Android M and Chrome's Big Changes – Cool Web

There are at least two major changes to the chrome application on Android M. First, chrome can distinguish between users with weak connections and users with high-speed internet connections. And then differentiate the treatment between the two. Second is about chrome permits in accessing cell phone data.

Android M and Chrome's big changes

Chrome knows when you have weak connections and optimizes search results. Chrome is also slimmer and faster than before. Starting with the idea of ​​Android One, where a stable and fast internet connection is not always possible, the new optimization of Chrome has been designed to be present for everyone.

Chrome is now aware of the power of the internet network and can modify what you see as a result. For example, if your connection is bad, you might see a colored box instead of a preview image in the search results. Optimized web pages will load four times faster and use bytes (internet data quota) 80 percent less. So even with a reduced memory usage of up to 80 MB. Chrome will also support offline mode.

The second big change is that users can see permissions on each application, and revoke them individually at any time. In line with how the application gets permission to access private data on Android M, Chrome does it too.

When you navigate to a website or application that requires permission to access the camera or data or whatever, Chrome will do what Android M does; i.e. ask the user. This will ask you in real time, right below the navigation box, whether you want to give them permission.

Based on Google's data, only about 17 percent of people say yes to Chrome's permission requests, partly because they were asked at the wrong time – or in a confusing way. But now the "yes" number is near 52 percent, maybe because Chrome is now asking permission at the right time.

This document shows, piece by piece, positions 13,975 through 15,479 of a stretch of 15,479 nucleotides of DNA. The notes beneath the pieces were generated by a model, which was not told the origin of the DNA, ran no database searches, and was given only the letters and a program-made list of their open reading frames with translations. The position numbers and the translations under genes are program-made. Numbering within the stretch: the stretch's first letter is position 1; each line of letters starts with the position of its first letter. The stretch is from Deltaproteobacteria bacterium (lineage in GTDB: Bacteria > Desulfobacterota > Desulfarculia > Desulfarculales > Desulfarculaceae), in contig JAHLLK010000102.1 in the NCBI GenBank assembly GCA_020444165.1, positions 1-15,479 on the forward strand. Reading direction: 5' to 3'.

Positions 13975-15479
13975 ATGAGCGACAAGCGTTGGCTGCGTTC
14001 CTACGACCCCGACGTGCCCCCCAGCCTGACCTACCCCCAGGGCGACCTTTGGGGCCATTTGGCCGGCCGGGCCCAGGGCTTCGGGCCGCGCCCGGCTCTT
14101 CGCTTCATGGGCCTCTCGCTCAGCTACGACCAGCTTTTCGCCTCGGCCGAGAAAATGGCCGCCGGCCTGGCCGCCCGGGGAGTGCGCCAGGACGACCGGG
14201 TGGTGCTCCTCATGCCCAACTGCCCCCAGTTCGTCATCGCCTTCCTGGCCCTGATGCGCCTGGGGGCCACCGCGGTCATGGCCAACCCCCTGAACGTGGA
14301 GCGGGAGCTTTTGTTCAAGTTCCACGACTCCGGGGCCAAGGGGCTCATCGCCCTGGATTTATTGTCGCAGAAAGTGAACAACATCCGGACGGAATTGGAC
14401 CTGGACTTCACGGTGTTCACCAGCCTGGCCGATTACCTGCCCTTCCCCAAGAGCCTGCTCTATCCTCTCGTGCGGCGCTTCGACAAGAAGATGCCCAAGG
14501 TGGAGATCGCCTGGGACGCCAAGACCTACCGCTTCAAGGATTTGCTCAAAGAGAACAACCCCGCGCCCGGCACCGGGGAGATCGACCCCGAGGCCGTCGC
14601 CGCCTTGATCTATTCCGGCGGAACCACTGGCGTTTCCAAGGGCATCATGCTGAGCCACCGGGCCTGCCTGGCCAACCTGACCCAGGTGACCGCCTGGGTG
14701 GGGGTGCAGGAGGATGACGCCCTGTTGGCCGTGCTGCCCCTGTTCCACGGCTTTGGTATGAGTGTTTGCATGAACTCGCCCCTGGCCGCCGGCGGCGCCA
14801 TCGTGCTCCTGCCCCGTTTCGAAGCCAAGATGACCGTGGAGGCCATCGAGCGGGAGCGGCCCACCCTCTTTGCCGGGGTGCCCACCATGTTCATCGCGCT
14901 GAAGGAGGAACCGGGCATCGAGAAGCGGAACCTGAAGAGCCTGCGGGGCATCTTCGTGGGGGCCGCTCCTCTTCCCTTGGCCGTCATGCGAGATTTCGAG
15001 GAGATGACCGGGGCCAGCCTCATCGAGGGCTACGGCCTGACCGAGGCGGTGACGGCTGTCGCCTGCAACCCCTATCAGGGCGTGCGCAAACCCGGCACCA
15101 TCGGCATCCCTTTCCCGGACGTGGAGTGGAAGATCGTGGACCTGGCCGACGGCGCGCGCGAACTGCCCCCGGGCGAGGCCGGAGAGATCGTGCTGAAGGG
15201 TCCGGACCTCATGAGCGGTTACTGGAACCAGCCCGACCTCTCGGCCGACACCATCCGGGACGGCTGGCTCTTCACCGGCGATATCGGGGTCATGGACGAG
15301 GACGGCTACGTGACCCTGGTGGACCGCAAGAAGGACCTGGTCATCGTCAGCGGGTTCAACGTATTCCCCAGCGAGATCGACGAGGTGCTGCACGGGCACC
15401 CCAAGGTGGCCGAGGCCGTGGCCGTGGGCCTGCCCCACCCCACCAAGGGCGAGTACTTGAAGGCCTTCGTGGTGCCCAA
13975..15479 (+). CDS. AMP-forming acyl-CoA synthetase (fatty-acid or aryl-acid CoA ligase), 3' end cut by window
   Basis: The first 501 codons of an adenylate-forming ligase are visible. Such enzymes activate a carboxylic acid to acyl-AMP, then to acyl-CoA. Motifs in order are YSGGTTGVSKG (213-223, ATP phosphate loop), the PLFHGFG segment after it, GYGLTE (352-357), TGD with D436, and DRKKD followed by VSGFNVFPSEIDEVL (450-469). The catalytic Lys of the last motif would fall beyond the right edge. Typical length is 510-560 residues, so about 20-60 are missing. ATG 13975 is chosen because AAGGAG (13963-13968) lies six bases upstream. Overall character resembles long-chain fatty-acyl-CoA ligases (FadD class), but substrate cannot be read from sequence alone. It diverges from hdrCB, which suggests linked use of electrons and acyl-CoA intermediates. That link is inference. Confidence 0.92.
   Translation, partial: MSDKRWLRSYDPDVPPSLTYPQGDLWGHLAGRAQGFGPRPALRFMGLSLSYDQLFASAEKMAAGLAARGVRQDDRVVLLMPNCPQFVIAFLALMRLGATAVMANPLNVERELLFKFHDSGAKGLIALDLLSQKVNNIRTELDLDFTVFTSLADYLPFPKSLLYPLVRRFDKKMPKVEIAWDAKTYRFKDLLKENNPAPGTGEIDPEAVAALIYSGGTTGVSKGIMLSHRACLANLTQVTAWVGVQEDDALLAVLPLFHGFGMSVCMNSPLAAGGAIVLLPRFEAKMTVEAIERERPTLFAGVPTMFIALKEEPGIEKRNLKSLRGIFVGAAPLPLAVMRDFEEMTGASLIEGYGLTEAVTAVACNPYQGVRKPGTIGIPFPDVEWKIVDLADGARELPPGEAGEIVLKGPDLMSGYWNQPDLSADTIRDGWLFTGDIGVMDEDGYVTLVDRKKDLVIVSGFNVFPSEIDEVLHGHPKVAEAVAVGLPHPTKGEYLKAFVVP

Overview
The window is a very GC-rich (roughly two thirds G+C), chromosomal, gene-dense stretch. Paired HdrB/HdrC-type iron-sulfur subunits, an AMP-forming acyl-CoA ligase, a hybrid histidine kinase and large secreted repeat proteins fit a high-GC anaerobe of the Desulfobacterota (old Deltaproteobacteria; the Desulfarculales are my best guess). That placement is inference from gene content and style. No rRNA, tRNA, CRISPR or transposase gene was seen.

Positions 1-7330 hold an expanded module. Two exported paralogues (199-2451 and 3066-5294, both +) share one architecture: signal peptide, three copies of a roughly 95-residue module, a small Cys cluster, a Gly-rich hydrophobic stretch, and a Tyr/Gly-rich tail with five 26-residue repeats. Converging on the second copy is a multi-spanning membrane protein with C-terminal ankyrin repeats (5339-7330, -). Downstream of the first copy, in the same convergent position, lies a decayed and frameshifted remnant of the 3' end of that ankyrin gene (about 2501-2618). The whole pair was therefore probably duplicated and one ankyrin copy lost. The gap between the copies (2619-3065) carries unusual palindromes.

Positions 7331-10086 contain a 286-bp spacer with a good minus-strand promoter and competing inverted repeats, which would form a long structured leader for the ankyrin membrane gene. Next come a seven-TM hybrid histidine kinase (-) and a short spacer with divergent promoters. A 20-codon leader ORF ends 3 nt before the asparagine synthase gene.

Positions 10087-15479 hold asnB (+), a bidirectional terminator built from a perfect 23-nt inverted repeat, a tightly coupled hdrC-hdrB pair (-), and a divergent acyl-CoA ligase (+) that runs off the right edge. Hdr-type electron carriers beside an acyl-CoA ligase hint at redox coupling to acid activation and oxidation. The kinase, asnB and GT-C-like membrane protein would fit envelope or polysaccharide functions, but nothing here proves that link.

Imagine you buy theater tickets, and so you visit a theater stage. Chrome might ask, "Do you want this site to send notifications?" Maybe my friend will say no, because why does theater stage need that permission? But now, because the application asks for permission when you buy tickets, it makes sense – notification permission is requested to be able to send notifications about when tickets will be available.

Chrome also allows you to take back the access rights that you have given from the permission list. Just click the icon next to the URL of the site you are visiting and you can see all the permissions that have been given on the site or application. And change them if you want it!

One of the most important parts of permissions that "handle user rejection" is the key on Android M too. User rejection is when I decide not to give an unexpected application. Say you have a mapping application and it will make things a lot easier if you tell you where you are – but maybe you are a person who is strict about privacy and hates to share location data. So you choose the no option for the permission.

A good application must still work well despite my rejection. It may not be able to provide many functions, but still must be able to work without certain permission. That's another way that Android M and Chrome are trying to fight for user authority: Both encourage developers to create applications that ask for coherent permission, and accept rejections gracefully.

Also read: Advantages of Android M

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